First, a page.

The low-down on lactose intolerance

Cara Cunningham, MINDI, Community Dietitian

Lactose intolerance means a person is unable to digest and absorb lactose.

Lactose is a sugar that naturally occurs in milk, and not just cow’s milk, but also milk from other mammals such as buffalo, goats and sheep.

It is estimated that up to five per cent of adults have lactose intolerance, but this can be much higher in some ethnic groups.

Lactose intolerance should not be confused with a cow’s milk allergy, which is an immune response that can result in a serious allergic reaction. Lactose intolerance is not an allergy but it can cause considerable discomfort to the sufferer. If your body does not break down lactose, this means it stays inside your intestine. This is when the trouble starts as it can be fermented, causing excess gas and bloating. Having extra sugar in the intestine can also cause you to have diarrhoea.

Lactose intolerance can happen as a result of damage to your intestines, such as after a bout of severe gastroenteritis’s or undiagnosed coeliac disease, or other bowel problems. This is usually temporary. Once the condition is treated a person can gradually reintroduce lactose into their diet.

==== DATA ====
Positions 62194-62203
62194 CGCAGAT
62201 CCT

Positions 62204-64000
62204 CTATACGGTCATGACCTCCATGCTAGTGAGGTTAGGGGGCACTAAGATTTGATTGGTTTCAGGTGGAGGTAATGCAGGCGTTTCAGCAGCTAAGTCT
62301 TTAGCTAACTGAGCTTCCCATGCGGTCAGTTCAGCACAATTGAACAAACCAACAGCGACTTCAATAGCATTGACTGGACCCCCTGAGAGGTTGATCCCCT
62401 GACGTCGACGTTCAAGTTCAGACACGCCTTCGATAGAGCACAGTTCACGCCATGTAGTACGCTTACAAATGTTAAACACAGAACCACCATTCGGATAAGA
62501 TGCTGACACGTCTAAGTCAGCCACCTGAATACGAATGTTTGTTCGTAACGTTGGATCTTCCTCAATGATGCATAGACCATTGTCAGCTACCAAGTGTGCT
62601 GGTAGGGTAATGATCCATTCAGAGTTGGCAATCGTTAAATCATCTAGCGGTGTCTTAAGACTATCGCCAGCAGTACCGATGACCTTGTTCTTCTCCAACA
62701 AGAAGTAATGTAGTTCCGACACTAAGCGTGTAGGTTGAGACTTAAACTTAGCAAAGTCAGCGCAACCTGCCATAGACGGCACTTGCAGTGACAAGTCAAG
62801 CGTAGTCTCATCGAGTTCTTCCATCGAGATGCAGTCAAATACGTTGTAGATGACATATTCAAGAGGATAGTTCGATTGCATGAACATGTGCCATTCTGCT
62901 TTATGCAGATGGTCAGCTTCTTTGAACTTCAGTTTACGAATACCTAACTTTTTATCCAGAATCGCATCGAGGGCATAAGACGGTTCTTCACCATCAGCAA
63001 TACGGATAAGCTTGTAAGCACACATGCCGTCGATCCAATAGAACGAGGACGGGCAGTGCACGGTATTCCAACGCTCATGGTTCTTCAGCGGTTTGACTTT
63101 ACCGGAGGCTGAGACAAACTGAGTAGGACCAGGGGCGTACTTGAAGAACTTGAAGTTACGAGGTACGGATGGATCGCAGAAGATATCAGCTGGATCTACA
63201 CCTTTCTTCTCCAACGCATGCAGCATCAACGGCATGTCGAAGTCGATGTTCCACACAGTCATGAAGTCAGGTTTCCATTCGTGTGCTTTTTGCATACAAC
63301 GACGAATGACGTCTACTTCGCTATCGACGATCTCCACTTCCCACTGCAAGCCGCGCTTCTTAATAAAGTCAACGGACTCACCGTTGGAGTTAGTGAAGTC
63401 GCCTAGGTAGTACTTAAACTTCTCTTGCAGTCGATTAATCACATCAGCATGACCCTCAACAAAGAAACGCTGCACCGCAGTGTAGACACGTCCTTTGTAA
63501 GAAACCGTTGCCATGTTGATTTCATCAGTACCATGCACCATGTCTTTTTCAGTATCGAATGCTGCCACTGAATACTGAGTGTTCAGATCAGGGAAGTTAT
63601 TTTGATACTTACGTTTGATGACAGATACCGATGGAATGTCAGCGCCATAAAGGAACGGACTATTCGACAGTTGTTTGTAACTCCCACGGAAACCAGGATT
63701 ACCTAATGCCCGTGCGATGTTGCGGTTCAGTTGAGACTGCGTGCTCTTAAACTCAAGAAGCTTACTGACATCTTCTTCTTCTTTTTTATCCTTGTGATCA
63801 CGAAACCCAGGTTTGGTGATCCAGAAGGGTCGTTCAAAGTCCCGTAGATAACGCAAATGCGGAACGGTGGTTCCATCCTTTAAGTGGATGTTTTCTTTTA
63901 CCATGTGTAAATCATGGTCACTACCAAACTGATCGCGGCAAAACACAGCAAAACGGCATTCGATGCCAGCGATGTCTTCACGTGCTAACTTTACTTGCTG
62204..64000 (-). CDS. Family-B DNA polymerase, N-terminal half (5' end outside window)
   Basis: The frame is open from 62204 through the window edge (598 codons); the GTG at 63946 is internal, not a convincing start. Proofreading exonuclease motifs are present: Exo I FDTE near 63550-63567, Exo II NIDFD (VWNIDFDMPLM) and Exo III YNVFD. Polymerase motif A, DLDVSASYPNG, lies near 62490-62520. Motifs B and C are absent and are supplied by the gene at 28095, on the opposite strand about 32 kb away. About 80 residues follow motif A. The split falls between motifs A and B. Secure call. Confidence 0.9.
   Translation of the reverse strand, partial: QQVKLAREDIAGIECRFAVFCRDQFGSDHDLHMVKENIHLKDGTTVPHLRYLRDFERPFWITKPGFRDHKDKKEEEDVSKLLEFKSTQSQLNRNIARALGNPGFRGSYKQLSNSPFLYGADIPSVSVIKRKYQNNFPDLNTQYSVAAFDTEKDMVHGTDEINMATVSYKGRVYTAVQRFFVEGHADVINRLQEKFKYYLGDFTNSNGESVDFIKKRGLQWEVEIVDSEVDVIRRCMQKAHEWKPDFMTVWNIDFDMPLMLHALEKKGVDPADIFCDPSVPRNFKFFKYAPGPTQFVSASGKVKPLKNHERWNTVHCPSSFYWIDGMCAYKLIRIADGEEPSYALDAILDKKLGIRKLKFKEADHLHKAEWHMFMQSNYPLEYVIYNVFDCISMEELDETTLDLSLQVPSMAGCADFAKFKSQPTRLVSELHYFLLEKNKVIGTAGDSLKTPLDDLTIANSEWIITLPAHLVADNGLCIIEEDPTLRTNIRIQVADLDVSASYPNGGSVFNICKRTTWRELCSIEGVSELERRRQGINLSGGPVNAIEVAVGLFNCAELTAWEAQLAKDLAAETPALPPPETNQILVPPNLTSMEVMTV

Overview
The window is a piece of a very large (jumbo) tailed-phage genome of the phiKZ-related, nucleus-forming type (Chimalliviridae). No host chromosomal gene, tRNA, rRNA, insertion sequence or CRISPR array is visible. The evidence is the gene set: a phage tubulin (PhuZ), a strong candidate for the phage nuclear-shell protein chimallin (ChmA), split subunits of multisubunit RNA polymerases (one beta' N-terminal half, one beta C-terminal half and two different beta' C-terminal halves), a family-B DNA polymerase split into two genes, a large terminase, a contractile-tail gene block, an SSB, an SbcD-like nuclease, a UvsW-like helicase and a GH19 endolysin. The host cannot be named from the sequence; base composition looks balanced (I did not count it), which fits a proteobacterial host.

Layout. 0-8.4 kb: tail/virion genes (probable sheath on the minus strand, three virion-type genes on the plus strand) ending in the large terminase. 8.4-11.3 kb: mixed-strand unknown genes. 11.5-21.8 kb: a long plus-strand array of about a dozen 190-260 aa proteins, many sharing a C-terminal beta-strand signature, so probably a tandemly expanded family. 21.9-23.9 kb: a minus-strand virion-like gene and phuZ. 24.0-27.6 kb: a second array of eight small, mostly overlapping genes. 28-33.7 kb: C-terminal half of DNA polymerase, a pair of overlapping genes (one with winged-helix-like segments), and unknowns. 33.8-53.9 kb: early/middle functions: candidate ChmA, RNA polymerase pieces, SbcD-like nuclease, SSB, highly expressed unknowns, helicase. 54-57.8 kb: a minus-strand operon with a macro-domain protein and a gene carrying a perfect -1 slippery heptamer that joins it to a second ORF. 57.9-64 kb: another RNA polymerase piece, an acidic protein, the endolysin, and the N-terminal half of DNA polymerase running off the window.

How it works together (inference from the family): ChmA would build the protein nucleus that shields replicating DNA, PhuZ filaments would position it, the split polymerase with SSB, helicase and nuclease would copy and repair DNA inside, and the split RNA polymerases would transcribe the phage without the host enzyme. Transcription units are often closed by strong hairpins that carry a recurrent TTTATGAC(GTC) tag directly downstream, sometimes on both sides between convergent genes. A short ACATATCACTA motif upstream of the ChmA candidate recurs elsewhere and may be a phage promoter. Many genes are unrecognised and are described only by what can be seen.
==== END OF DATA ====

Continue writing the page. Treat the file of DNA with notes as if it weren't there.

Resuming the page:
For some lactose intolerant people it is more persistent. This is because it is caused by a gradual reduction in the production of lactase - the digestive enzyme that breaks down lactose. This means that if you drink too much milk or dairy products it will cause a problem. However, it does not mean you have to avoid dairy completely. A small amount (like milk in tea ) may be fine, especially if it is spread out throughout the day.

If you are avoiding milk, this will drastically lower your calcium intake, so you will have to get it elsewhere. You could get calcium from milk alternative, such as soya, almond or rice milk. Just ensure that they have calcium added as it will not be naturally there in these products. There are also lactose free milks on the market.

If you think you have a lactose intolerance you should talk to your doctor, as avoiding dairy products can restrict not only your lifestyle but can (without care ) mean that your diet is lacking in calcium and other nutrients.

For more information or for more information on diet and nutrition, contact The Community Nutrition and Dietetic Service, HSE Dublin-Mid Leinster, on (044 ) 9395518 or email [email protected].

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